How COVID Changed the Landscape for Telemedicine
The field of telemedicine was already growing at a very steady pace when COVID-19 hit two years ago, but after the virus emerged and the severity became clearer, the telemedicine industry really exploded. Companies were forced to start using telemedicine in their practices to keep their doors open and to provide a continuum of care for their existing patients, which created its own unique set of challenges.
When brick and mortar companies started offering telemedicine without having done so before, the shift to a new way of providing medicine was done at such a rapid pace that providers and entities weren't always able to fully work out all of the bugs before launching. Some companies purchased platform software (and in some cases got it for free) and immediately started to use it, raising concerns over who owned the data on the platform and how the platform interacted with current electronic medical records. Not to mention how some of the new software users had to learn how to use it on the fly.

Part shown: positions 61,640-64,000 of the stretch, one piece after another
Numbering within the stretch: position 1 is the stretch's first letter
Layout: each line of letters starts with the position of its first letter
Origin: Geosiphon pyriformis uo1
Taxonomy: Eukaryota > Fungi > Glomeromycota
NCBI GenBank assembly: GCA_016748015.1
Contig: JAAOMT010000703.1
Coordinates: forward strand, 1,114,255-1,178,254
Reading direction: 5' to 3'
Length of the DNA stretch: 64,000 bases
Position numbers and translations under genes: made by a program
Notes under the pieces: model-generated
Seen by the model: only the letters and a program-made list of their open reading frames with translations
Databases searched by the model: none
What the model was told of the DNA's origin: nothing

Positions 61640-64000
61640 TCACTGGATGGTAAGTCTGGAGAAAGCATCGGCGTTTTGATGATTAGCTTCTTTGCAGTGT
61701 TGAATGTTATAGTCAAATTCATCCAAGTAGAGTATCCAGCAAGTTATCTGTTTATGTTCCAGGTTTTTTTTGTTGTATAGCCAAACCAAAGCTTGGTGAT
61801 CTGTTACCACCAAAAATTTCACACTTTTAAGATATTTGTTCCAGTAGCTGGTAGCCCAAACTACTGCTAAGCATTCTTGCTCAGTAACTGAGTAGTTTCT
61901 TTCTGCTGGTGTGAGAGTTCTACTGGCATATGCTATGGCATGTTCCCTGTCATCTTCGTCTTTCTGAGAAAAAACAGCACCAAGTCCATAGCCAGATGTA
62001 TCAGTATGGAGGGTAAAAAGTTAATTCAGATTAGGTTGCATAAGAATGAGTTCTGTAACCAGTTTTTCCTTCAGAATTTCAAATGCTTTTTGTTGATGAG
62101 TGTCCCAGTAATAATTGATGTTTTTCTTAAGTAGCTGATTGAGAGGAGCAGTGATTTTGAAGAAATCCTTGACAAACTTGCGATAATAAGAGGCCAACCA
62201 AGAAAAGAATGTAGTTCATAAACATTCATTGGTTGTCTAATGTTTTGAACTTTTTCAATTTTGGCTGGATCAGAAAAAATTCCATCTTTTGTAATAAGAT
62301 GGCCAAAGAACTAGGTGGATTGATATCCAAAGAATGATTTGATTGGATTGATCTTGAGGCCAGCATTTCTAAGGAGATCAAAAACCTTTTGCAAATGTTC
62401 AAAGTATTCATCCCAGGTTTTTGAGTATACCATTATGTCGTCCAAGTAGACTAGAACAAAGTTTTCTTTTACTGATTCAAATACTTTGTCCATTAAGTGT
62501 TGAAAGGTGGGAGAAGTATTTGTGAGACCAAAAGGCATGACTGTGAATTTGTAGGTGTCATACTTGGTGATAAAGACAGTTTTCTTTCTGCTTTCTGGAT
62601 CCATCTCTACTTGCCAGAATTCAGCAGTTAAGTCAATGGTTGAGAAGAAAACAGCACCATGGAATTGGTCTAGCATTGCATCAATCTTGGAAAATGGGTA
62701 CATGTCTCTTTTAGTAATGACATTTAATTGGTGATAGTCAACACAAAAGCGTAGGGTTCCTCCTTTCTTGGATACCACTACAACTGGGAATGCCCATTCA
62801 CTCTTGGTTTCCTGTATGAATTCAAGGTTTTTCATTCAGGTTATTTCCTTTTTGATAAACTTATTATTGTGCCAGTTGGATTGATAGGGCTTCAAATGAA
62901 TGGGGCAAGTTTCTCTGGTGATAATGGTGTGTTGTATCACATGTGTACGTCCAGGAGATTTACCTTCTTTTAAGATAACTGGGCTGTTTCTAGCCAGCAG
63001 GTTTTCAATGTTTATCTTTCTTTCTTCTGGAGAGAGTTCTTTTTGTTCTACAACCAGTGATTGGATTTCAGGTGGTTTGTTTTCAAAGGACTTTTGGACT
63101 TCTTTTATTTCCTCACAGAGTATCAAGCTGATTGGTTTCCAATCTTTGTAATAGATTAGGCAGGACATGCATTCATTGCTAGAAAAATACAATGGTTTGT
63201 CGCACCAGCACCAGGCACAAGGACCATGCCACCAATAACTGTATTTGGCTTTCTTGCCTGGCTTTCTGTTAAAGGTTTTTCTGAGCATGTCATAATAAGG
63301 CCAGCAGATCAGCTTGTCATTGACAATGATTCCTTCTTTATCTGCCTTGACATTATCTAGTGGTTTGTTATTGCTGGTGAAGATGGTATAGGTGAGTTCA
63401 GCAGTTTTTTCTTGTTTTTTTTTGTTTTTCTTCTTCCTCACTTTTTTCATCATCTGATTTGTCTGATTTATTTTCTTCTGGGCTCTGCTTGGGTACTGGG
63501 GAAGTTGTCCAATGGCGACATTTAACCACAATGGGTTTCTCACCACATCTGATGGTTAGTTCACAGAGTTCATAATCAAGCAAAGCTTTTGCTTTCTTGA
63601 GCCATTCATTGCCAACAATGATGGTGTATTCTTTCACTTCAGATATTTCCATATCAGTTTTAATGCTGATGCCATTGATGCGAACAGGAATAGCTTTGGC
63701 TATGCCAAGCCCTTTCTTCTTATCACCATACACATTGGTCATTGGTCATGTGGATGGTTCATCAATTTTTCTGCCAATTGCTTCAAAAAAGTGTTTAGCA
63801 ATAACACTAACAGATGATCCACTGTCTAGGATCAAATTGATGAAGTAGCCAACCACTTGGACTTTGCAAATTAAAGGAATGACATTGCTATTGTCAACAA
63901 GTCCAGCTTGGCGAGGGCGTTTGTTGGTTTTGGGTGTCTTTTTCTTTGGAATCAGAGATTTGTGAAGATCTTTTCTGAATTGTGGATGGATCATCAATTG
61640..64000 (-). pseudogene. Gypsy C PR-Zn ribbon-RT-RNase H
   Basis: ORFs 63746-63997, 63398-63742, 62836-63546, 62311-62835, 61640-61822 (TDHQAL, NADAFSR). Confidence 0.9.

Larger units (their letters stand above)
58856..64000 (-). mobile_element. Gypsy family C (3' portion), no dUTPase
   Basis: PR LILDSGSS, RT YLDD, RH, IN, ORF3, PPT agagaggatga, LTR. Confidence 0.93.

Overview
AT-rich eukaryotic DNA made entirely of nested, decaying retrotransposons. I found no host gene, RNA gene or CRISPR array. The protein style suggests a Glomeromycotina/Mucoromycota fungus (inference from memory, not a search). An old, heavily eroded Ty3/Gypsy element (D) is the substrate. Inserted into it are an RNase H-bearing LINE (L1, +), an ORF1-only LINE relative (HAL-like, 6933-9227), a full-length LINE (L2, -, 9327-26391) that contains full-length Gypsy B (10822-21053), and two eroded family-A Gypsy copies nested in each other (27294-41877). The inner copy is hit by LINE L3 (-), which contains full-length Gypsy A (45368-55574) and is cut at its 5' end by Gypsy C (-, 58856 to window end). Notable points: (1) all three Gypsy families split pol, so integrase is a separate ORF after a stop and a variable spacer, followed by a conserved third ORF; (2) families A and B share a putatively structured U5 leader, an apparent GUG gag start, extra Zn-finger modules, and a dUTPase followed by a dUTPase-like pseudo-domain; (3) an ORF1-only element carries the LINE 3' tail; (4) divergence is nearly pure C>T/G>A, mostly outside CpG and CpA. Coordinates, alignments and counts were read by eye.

There was one platform that started to offer its product free to anyone who wanted to use it for 60 days. After the 60 days, practitioners had to pay a steep fee to continue using the platform within their practice. At that point, the practitioners discovered that they didn’t own the data, so in most cases they were forced to continue paying a fee so they could continue to access the medical records that they had created on the platform.
We also saw companies change their scope of services. True telemedicine companies that had been focused on areas as varied as lifestyle, wellness, vision, and dental services suddenly wanted to capitalize on the immediate need for COVID-19 testing, COVID-19 prevention, and COVID-19 treatment. They moved away from their core business models into infectious disease, certainly stirring the question as to whether a dermatologist is the best specialist to be treating or diagnosing COVID-19.